Jackie BavaroGoogle PM for 3 years Suggest Bio

Votes by Piaw Na (Worked at Google)Marc BodnickAlex ClemmerTudor Achim, and 92 more.
Edmond Lau's answer is great, but I wanted to add one more important piece of information.

When I was on the search team at Google (2008-2010), many of the groups in search were moving away from machine learning systems to the rules-based systems.  That is to say that Google Search used to use more machine learning, and then went the other direction because the team realized they could make faster improvements to search quality with a rules based system. It's not just a bias, it's something that many sub-teams of search tried out and preferred.

I was the PM for Images, Video, and Local Universal - 3 teams that focus on including the best results when they are images, videos, or places.  For each of those teams I could easily understand and remember how the rules worked.  I would frequently look at random searches and their results and think "Did we include the right Images for this search?  If not, how could we have done better?". And when we asked that question, we were usually able to think of signals that would have helped - try it yourself.  The reasons why *you* think we should have shown a certain image are usually things that Google can actually figure out.

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Votes by Edmond Lau (Ex-Google Search Quality Engineer)Bin Lu (Software Engineer at Google)Keith RaboisVu Ha, and 34 more.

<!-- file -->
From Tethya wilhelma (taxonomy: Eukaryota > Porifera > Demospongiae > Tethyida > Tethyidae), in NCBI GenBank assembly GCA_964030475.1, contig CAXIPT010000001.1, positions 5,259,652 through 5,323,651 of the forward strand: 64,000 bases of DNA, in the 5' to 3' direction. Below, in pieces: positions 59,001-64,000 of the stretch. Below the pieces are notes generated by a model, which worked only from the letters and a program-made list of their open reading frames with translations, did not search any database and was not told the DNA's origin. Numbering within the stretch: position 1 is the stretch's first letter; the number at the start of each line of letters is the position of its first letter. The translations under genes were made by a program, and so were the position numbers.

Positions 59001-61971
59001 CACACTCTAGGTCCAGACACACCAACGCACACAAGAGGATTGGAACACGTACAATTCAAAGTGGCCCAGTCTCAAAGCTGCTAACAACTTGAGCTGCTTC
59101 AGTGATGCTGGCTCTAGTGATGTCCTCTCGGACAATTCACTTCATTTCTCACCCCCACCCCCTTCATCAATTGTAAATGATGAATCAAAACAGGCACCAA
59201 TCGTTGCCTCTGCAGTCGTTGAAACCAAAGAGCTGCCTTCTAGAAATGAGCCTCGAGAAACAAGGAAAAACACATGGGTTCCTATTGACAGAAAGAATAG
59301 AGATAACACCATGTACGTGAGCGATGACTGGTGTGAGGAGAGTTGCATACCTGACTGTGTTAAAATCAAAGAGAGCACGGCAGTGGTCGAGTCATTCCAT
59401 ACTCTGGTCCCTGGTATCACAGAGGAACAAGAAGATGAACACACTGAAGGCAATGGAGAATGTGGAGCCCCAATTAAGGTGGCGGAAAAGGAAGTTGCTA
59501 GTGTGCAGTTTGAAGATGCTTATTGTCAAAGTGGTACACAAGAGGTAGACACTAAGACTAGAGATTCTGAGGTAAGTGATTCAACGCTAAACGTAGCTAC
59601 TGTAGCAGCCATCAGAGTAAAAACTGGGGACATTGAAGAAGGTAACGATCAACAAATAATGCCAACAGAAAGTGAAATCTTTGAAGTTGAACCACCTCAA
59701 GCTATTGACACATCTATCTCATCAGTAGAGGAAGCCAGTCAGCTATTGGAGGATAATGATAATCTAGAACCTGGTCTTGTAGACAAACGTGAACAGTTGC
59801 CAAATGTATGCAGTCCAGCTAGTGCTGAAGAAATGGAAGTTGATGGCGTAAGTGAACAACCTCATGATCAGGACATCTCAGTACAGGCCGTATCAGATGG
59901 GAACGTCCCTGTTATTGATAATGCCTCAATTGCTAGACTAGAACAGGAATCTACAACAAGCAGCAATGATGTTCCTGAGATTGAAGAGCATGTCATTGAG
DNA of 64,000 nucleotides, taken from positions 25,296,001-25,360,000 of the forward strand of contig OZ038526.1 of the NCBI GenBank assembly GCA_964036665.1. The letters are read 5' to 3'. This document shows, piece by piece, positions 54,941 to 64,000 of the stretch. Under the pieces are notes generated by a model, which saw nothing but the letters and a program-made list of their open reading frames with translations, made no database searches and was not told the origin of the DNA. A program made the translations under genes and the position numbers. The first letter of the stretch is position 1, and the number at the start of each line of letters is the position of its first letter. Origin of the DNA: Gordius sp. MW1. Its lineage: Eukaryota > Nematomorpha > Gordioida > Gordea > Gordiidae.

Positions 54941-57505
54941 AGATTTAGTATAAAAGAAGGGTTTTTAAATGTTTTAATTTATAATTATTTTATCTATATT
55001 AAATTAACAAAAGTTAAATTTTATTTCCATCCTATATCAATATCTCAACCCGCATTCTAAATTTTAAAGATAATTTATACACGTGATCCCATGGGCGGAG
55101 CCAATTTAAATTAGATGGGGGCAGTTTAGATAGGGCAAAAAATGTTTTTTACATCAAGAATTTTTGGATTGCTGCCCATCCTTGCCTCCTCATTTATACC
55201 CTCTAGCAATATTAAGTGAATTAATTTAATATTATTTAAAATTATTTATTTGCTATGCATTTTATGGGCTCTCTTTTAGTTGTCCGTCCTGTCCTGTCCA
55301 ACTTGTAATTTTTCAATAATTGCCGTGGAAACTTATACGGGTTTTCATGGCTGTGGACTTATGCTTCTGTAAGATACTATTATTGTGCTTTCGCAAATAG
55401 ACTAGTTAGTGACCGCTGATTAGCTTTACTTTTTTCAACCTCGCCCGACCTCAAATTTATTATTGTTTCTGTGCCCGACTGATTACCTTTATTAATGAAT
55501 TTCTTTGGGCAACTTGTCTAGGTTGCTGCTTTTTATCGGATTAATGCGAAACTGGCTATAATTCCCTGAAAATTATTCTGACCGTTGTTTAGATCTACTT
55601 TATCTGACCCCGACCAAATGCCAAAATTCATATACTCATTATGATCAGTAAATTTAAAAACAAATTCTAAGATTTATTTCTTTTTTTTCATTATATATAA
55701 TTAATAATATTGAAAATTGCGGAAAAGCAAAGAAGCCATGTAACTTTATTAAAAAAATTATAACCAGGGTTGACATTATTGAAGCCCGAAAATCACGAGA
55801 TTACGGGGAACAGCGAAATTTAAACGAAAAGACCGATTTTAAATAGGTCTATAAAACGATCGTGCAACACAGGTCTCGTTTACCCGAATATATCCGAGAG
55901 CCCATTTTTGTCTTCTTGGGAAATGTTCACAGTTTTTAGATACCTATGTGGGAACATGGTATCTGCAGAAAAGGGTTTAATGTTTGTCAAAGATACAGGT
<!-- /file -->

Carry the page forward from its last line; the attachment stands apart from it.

Part of the answer is legacy, but a bigger part of the answer is the difference in objectives, scope and customers of the two systems.

The customer for the ad-system is the advertiser (and by proxy, Google's sales dept).  If the machine-learning system does a poor job, the advertisers are unhappy and Google makes less money. Relatively speaking, this is tolerable to Google. The system has an objective function ($) and machine learning systems can be used when they can work with an objective function to optimize. The total search-space (# of ads) is also much much smaller.

The search ranking system has a very subjective goal - user happiness. CTR, query volume etc. are very inexact metrics for this goal, especially on the fringes (i.e. query terms that are low-volume/volatile). While much of the decisioning can be automated, there are still lots of decisions that need human intuition.

To tell whether site A better than site B for topic X with limited behavioural data is still a very hard problem. It degenerates into lots of little messy rules and exceptions that tries to impose a fragile structure onto human knowledge, that necessarily needs tweaking.

An interesting question is - is the Google search index (and associated semantic structures)  catching up (in size and robustness) to the subset of the corpus of human knowledge that people are interested in and  searching for ?

My guess is that right now, the gap is probably growing - i.e. interesting/search-worthy human knowledge is growing faster than Google's index.. Amit Singhal's job is probably getting harder every year. By  extension, there are opportunities for new  search providers to step into the increasing gap with unique offerings.

p.s: I used to manage an engineering team for a large search provider (many years ago).







立委博士,问问副总裁,聚焦大模型及其应用。Netbase前首席科学家10年,期间指挥研发了18种语言的理解和应用系统,鲁棒、线速,scale up to 社会媒体大数据,语义落地到舆情挖掘产品,成为美国NLP工业落地的领跑者。Cymfony前研发副总八年,曾荣获第一届问答系统第一名(TREC-8 QA Track),并赢得17个小企业创新研究的信息抽取项目(PI for 17 SBIRs)。